Angelos Tzortzinis/AFP

Syriza still popular, but Greece faces a rocky road

Party’s compromise with creditors succeeds, but some insiders accuse leaders of selling out anti-austerity drive

ATHENS, Greece — Alexia Stellatou has a ritual: Every morning she rushes to her local square in central Athens to read the newspapers festooned on the neighborhood kiosk. This, she said, satiates an “urgent need” to keep up with the fast pace of events unfolding in the Greek capital — and beyond.

She is far from alone.

The sight of Greeks huddled around kiosks, necks craned as they peruse the newspapers headlines overhead, is not uncommon. In a nation where many confess to “an addiction” for politics, their country’s drama to remain solvent and in the eurozone is rarely out of the news.

In recent weeks, debt-plagued Greece has experienced quite a few surprises in its high-stakes face-off with Europe to avert default and economic collapse. That doesn’t look likely to stop anytime soon, since the country’s crisis is far from over.

“I read every headline of every single newspaper,” said Stellatou, who at 76 has never mastered the Internet. “Life here is a thriller. You never know what the new day will bring.”

Last month’s elevation to power of a far-left government has put Athens on a knife edge. New Prime Minister Alexis Tsipras was catapulted into office promising to end the grueling austerity that Greeks have endured as the price of 240 billion euros in emergency bailout aid from its troika of creditors at the EU, European Central Bank and International Monetary Fund.

The small right-wing Independent Greeks party, with which the leftists were forced to cohabit after narrowly missing an absolute majority, hold similarly strident views. With rescue funds that were set to expire Feb. 28, the pre-election pledges of both put the country on a collision course with the bodies that had tossed it a lifeline. Last week, after several rounds of high-level talks in Brussels, much hand-wringing and two abortive meetings of eurozone finance ministers, a crash was averted when creditors grudgingly agreed to a four-month extension of its bailout program.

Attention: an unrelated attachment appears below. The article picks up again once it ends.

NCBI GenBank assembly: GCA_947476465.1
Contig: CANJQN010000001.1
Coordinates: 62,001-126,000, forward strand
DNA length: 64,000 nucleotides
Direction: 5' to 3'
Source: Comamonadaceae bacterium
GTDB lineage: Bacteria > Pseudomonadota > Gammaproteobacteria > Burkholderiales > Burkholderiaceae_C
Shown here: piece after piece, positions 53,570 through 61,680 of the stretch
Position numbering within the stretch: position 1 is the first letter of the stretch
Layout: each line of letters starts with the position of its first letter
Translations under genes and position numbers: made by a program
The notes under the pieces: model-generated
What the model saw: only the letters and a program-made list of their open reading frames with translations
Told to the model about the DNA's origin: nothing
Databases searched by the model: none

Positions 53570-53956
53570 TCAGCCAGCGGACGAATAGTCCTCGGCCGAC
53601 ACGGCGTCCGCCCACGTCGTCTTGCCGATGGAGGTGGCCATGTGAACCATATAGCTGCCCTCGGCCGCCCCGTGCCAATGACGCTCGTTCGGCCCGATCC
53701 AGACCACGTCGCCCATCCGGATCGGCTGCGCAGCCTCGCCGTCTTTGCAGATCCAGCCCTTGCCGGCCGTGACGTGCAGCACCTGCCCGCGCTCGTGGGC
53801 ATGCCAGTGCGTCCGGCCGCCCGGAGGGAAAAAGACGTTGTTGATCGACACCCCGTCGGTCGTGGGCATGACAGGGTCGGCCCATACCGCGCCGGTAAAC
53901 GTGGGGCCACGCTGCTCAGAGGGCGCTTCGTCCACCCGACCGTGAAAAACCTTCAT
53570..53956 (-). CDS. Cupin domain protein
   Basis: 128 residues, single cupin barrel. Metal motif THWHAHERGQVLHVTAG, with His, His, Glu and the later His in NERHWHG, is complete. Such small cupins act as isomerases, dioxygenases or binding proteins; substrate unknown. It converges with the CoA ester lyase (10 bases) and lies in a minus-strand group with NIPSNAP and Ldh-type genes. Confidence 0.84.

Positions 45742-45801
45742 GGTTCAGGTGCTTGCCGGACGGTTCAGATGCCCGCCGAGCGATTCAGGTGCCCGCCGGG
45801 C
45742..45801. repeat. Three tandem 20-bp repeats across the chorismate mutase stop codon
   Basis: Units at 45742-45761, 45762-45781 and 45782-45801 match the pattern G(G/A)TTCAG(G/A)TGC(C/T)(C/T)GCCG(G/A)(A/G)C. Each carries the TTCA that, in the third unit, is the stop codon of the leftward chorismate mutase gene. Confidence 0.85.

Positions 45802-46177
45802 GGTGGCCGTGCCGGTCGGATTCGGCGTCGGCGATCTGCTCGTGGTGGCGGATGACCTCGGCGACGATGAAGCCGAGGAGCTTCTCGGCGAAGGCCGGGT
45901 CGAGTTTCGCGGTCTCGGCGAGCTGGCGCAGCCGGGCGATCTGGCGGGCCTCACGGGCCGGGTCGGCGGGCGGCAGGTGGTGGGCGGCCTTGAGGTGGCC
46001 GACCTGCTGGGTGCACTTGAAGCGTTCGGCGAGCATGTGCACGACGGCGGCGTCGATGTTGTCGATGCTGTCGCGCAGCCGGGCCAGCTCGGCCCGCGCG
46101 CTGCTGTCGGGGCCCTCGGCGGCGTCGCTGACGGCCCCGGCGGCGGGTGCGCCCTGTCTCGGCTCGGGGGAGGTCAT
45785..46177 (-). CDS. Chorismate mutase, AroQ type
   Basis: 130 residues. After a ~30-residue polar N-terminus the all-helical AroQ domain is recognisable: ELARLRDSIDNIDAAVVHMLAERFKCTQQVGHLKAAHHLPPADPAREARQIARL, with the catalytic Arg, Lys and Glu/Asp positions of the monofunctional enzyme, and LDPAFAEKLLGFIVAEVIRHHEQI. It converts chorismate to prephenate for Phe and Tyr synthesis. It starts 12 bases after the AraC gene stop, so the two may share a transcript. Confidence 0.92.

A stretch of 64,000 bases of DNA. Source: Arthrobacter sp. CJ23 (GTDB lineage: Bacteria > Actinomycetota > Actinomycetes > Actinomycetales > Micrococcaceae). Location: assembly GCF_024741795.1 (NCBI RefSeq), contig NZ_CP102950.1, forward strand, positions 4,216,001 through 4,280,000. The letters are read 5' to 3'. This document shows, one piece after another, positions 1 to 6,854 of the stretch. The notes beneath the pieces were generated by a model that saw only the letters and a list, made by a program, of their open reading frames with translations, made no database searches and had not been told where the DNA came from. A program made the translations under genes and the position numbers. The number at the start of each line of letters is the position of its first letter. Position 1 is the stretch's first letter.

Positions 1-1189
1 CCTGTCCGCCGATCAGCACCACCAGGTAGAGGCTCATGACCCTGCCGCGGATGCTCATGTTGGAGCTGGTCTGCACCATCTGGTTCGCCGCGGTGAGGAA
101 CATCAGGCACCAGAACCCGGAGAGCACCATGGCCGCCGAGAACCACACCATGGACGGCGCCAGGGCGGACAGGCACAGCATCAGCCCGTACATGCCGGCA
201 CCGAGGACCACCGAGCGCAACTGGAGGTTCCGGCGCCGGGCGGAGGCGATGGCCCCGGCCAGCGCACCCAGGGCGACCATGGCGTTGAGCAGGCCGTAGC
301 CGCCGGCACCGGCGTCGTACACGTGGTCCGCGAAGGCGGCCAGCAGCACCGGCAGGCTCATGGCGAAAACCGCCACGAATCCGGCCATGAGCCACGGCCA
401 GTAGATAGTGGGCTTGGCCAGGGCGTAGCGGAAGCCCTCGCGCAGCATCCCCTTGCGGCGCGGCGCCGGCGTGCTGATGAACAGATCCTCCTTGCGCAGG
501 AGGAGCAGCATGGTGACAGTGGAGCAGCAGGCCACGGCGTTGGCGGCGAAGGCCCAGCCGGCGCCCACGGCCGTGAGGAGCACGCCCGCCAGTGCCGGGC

The 11th-hour deal helped avoid the country’s dropping out of the currency bloc — which could have had catastrophic consequences for the eurozone at large.

The flamboyant Finance Minister Yanis Varoufakis caved in after it became clear that Greece’s fragile banking system was unlikely to survive without restrictive measures being enforced. Capital flight on the back of political tumult had reached worrying heights, with an estimated 12 billion euros being withdrawn from local lenders by anxious investors in January alone.

The capitulation saw Athens’ newly installed government walking back many of the promises it made to voters hit by record levels of austerity-fueled poverty and unemployment, even if Greece succeeded in ending oversight by the troika — now referred to as “the institutions” — and drawing up its own reform program. For Tsipras, 40, the country had won “a battle but not the war.”

Greeks, on the street at least, have reacted to the climb-down with equanimity. Their nation’s journey from brush with bankruptcy to economic recovery has been a roller coaster ride — one that has culled five prime ministers, elicited fierce street battles, taken it through massive demonstrations and, more than ever, exposed its flaws.

“When you are indebted, you don’t have much choice,” said Yiannis Kanatselis, who edits a newspaper in the port of Piraeus. “These guys,” he said, referring to Greece’s new leaders, “may be young and inexperienced, but it has to be said they are fighting our corner. They are putting up a defense. Before politicians just went along with everything the creditors said.”